Yesterday, Bloomberg reported that Apple is disappointed in the performance of Apple Arcade and will be shifting their approach to the service by focusing on games that can retain subscribers and canceling other upcoming releases that don't fit this new vision.
Honestly, the only surprising thing about this news in my mind is the timing. Apple Arcade hasn't even been live for a year, and half of its existence has been admist a global pandemic, mass unemployment, and burgeoning civil unrest. If Apple was confident about its approach to its new games service, I would've thought they'd give it a little more time and leeway before shifting their approach.
I have been enjoying Apple Arcade and have been a loyal subscriber since it launched back in September. I've even given each game on the service a fair shake. But there's no denying that the service hasn't lived up to its promises.
Pitched as a service to provide curated, high-quality, exclusive games, Apple Arcade launched with an overwhelming number of titles of varying levels of quality, many of which you can now play elsewhere without paying a subscription. Since then, there's been an anemic dripfeed of new releases, and only a tiny selection of those have been standout experiences.
Apple hasn't exactly been doing much to prop up their fledgling service, either. There is almost zero promotion in the lead up of new releases, and many new titles feel rushed to market, either because they have a variety of technical problems, launch as the "first chapter" to be continued at a later date, or both. Considering all this, it's no wonder Apple Arcade is struggling to maintain subscribers. Despite its noble vision to provide a space for smaller mobile games to flourish, Apple Arcade can't sustain itself on good intentions alone. It needs to be a better product, and it needs quality support.
To have a successful subscription service in the ever more crowded marketplace of subscription services, you either need to convince people that you have either the very best and most exclusive things on your platform, or everything they could possibly want. Apple said they wanted to do the former with Arcade, but they've never demonstrated any real commitment to that sentiment. Games that were clearly designed with free-to-play monetization in mind were thrown onto the platform at launch, and the big names they attracted to the service have released experiences that are mostly derivative.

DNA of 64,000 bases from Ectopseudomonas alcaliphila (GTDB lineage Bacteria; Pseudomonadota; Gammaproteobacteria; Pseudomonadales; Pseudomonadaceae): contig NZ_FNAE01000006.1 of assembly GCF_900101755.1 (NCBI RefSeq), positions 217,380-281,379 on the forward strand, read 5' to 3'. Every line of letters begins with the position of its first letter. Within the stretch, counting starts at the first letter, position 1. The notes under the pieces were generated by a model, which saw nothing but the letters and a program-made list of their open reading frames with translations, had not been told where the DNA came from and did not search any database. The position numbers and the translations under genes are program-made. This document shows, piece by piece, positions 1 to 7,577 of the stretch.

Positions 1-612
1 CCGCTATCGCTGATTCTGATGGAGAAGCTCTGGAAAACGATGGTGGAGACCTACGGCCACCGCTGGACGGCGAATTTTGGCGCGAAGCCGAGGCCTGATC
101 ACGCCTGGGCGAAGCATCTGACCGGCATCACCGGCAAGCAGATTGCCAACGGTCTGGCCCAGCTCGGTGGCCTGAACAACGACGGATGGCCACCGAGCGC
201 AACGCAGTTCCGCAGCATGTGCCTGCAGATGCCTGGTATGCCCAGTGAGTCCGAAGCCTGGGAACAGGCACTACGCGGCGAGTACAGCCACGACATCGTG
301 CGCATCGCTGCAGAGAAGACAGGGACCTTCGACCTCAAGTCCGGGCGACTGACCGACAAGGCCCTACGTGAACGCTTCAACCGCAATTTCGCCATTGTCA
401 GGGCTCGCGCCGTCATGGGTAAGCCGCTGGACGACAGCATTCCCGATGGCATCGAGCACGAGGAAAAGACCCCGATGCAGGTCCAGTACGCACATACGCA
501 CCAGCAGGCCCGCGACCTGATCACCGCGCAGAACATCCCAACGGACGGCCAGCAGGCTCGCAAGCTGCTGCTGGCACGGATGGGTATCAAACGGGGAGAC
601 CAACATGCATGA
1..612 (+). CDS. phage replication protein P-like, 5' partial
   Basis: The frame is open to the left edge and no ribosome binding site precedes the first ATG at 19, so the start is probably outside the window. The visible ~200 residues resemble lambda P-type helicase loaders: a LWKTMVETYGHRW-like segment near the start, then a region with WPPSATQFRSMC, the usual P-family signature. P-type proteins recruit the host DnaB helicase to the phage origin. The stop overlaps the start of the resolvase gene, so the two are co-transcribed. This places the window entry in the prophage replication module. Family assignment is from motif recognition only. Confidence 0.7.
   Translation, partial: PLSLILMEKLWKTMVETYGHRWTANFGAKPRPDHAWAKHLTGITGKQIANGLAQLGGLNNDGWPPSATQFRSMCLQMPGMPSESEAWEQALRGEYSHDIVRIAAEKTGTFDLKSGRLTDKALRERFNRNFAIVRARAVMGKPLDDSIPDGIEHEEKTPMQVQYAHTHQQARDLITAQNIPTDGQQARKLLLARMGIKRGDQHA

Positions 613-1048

The end result is still a walled garden, but one with walls that were built haphazardly and with little regard for the initial blueprint. To be fair, there are some great games that are part of Apple Arcade, but they are in short supply. With little direction or promotion from Apple, it's also extremely easy to overlook these titles and end up trying out games on the service that are suboptimal experiences.
Even if you do find some standouts to play, they hardly feel worth paying for every month, especially when you can find better games on the regular old App Store without much effort. The Editor's Choice and New Games We Love sections are far from perfect, but they offer a higher proportion of quality titles than Apple Arcade on any given day. Considering this, it's no wonder subscribers are dropping off the service. It's almost like Apple Arcade was specifically designed to drive people away from it.
Since launch, Apple Arcade has simply not done what it set out to do. People don't want to pay for a library of hundreds of mobile games to pick through. If they did, the App Store wouldn't be the free-to-play nightmare that prompted the inception of Apple Arcade to begin with. Now, with Arcade's shift toward titles that focus on player "engagement," it seems like they're moving toward recreating the problem they set out to solve, and it's all because they didn't focus on their pitch of making a game service full of special experiences.
In the end, that's really the problem. Subscription services survive by feeling like they offer you something you can't get anywhere else. Whether it's through big-budget programming, highly marketable IP, or sheer breadth and depth of content, there's got to be some hook that makes you feel like you need to keep paying for it. Apple Arcade offers none of these things, and it does so in a game space that most players are unwilling to pay for.
I guess we'll just have to wait and see how Apple's shift in approach pans out. I'd actually be interested in playing more games that update regularly and provide more hooks to keep playing them, provided it's done right. It's just hard to imagine what that looks like, especially since there's little reason to believe Apple can execute on this new vision for Apple Arcade any better than they did on their original one.